DOI: 10.1111/mec.17218 ISSN: 0962-1083

Heritable differences in abundance of bacterial rhizosphere taxa are correlated with fungal necrotrophic pathogen resistance

Cloe S. Pogoda, Kyle G. Keepers, Stephan Reinert, Zahirul I. Talukder, Brian C. Smart, Ziv Attia, Jason A. Corwin, Kennedy L. Money, Erin C. E. Collier‐zans, William Underwood, Thomas J. Gulya, C. Alisha Quandt, Nolan C. Kane, Brent S. Hulke
  • Genetics
  • Ecology, Evolution, Behavior and Systematics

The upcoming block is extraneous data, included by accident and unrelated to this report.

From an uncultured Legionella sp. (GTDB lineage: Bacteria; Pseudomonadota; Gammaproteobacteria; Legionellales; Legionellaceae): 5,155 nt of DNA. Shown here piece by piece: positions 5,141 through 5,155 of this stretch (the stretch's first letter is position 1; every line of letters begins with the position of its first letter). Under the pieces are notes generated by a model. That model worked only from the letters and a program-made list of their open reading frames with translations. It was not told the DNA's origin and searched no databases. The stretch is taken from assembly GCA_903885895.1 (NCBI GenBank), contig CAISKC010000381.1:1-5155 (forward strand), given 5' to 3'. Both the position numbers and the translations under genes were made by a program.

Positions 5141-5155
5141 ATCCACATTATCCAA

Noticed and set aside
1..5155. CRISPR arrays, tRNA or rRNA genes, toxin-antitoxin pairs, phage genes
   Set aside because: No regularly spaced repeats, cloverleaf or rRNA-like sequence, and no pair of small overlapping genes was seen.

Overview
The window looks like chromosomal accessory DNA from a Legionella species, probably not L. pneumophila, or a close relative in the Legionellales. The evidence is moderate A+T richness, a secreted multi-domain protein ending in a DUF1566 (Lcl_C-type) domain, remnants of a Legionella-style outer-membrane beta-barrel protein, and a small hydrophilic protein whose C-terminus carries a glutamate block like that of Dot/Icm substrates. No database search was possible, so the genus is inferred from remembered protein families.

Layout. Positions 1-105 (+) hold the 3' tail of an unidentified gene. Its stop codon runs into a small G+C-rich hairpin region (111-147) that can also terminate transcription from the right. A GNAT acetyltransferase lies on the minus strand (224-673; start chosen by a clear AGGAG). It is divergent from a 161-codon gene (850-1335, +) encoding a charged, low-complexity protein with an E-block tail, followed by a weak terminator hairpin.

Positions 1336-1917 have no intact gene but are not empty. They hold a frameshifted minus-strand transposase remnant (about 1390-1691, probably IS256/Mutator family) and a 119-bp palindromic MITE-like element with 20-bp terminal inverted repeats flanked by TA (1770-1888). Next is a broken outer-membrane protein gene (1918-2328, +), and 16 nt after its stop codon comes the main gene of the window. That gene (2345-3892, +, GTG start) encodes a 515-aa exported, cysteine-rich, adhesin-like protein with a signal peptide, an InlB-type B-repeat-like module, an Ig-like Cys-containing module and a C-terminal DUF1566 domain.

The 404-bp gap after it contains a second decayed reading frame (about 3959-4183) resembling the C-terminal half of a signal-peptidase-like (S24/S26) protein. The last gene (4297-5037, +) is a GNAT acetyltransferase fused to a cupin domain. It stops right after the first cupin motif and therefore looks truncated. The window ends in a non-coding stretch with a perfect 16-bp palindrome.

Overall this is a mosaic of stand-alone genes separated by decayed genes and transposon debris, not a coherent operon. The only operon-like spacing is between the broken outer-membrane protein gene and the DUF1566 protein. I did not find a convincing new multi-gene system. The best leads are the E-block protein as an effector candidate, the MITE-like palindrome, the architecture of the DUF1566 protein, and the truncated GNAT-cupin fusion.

Host–microbe interactions are increasingly recognized as important drivers of organismal health, growth, longevity and community‐scale ecological processes. However, less is known about how genetic variation affects hosts' associated microbiomes and downstream phenotypes. We demonstrate that sunflower (Helianthus annuus) harbours substantial, heritable variation in microbial communities under field conditions. We show that microbial communities co‐vary with heritable variation in resistance to root infection caused by the necrotrophic pathogen Sclerotinia sclerotiorum and that plants grown in autoclaved soil showed almost complete elimination of pathogen resistance. Association mapping suggests at least 59 genetic locations with effects on both microbial relative abundance and Sclerotinia resistance. Although the genetic architecture appears quantitative, we have elucidated previously unexplained genetic variation for resistance to this pathogen. We identify new targets for plant breeding and demonstrate the potential for heritable microbial associations to play important roles in defence in natural and human‐altered environments.

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